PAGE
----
Washington: In Seattle, vouchers let voters steer city money to political campaigns. But some aren’t buying it | Los Angeles Times
The nation’s first “political voucher” system — a coupon of sorts that lets voters direct public money into the campaigns of candidates — is a rousing success in Jon Grant’s view. Vying for a seat on the Seattle City Council, Grant has raised $186,000 through the vouchers, which are funded by a city property tax and intended to offset the financial advantage of big-money candidates. “The last time I ran,” says Grant, a community activist who unsuccessfully sought a council seat in 2015, “our campaign was outspent 8 to 1.” This time he’s the one outspending his opponents.
Seattle’s first-in-the-nation voucher system for publicly financing political campaigns is facing a new legal challenge by two local property owners who say it forces them to support candidates they don’t like. The Pacific Legal Foundation, a libertarian-leaning law firm, sued the city Wednesday in King County Superior Court over the “democracy voucher” program, which was passed by voters in 2015 and is being used for the first time in this year’s City Council and city attorney races. Under the program, Seattle’s voters decided to tax themselves $3 million a year in exchange for four $25 vouchers that they can sign over to candidates. According to the city, it costs the average homeowner $11.50 per year.
As many as 100 election departments from cities and counties across the United States may have been penetrated by Russian hackers. That’s the revelation from a report allegedly from the National Security Agency, according to an online media outlet The Intercept, which published what it claims to be a classified report that said Russian agents at the direction of the government attacked a voting machine company and then tried to infiltrate local election boards. The FBI on Tuesday arrested a federal contractor for allegedly having leaked the NSA report to The Intercept.
Washington: How Many Voters Could Automatic Voter Registration Add to the Voter Rolls in Washington State? | Sightline Institute
Oregon’s New Motor Voter law empowered more than a quarter-million voters in its first nine months. Six states plus Washington, DC, are now implementing automatic voter registration, including Alaska, which approved it by a landslide in November. Evergreen State readers may be wondering: What about Washington? Can’t we do that, too? Yes. But it’s complicated. The number of voting-age Washingtonians who are not registered to vote has grown steadily in the past few decades. Although more voters registered in 2016, nearly 1.3 million voting-age adults in Washington remain unregistered. Adding them to voter rolls once they prove their citizenship would ensure they receive mail-in ballots and can vote in future elections. Most registered voters cast ballots only some of the time, which is their choice. When Oregon introduced its automatic registration system this year, about a quarter of the automatically registered newcomers to the rolls cast ballots in November’s US election.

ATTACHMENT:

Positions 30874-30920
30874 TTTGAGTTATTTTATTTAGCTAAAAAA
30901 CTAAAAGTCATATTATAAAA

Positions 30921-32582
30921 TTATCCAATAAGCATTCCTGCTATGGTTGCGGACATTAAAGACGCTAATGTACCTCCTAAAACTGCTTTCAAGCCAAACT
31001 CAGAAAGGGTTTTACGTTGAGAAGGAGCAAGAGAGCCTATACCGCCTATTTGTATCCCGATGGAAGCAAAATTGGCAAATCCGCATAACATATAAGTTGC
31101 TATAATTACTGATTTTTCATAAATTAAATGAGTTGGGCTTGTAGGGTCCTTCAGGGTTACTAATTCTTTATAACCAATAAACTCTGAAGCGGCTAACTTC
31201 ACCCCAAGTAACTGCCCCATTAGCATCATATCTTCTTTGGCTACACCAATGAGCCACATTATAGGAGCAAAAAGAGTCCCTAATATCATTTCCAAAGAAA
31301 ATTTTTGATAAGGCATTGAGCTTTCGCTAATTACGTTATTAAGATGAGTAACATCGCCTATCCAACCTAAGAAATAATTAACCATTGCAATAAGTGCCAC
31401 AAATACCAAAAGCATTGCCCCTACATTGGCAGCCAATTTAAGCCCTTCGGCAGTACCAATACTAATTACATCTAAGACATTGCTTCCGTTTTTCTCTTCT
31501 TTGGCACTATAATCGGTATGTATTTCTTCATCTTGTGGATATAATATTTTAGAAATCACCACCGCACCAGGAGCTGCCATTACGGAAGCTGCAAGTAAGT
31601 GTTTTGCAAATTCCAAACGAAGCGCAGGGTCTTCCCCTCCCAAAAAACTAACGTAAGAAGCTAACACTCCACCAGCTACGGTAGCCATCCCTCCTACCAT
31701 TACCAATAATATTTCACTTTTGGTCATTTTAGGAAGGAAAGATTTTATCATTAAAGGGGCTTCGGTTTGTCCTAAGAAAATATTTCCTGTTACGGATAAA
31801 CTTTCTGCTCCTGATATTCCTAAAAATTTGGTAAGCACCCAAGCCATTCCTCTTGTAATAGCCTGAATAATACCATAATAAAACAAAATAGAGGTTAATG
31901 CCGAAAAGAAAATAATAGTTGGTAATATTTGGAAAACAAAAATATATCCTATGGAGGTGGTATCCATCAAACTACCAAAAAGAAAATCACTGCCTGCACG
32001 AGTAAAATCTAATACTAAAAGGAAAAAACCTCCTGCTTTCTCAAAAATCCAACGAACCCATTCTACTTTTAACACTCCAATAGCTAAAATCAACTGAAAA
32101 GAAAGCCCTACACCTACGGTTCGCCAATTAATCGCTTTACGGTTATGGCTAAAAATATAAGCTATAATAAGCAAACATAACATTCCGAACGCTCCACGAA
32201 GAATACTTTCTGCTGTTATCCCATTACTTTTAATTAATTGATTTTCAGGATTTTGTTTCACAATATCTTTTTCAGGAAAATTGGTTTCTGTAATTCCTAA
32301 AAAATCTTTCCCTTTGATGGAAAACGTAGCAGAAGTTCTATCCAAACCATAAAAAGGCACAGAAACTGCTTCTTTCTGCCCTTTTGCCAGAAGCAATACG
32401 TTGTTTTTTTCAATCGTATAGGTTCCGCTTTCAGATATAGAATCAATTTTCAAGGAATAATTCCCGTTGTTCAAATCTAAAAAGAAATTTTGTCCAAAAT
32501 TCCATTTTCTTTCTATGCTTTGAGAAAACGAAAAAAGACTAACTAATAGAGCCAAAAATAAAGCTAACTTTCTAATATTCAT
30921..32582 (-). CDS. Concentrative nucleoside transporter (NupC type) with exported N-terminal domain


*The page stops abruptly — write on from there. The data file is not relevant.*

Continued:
A state Senate bill that would require counties to increase the number of ballot drop boxes could bump the cost of elections in Kitsap County by more than $50,000, election officials say. The bill, which is awaiting the governor’s signature, would force counties to add one drop box for every 15,000 voters, one in every city and in each census-designated place with a post office. Sen. Kirk Pearson, R- Monroe, the bill’s lone sponsor, argued in testimony that adding more ballot boxes would increase access to voting in smaller, less-populated areas. The cost of postage should be considered a barrier that discourages people from voting, he said. But county election officials say the parameters of the measure are too restrictive and would force taxpayers to bear the brunt of the cost.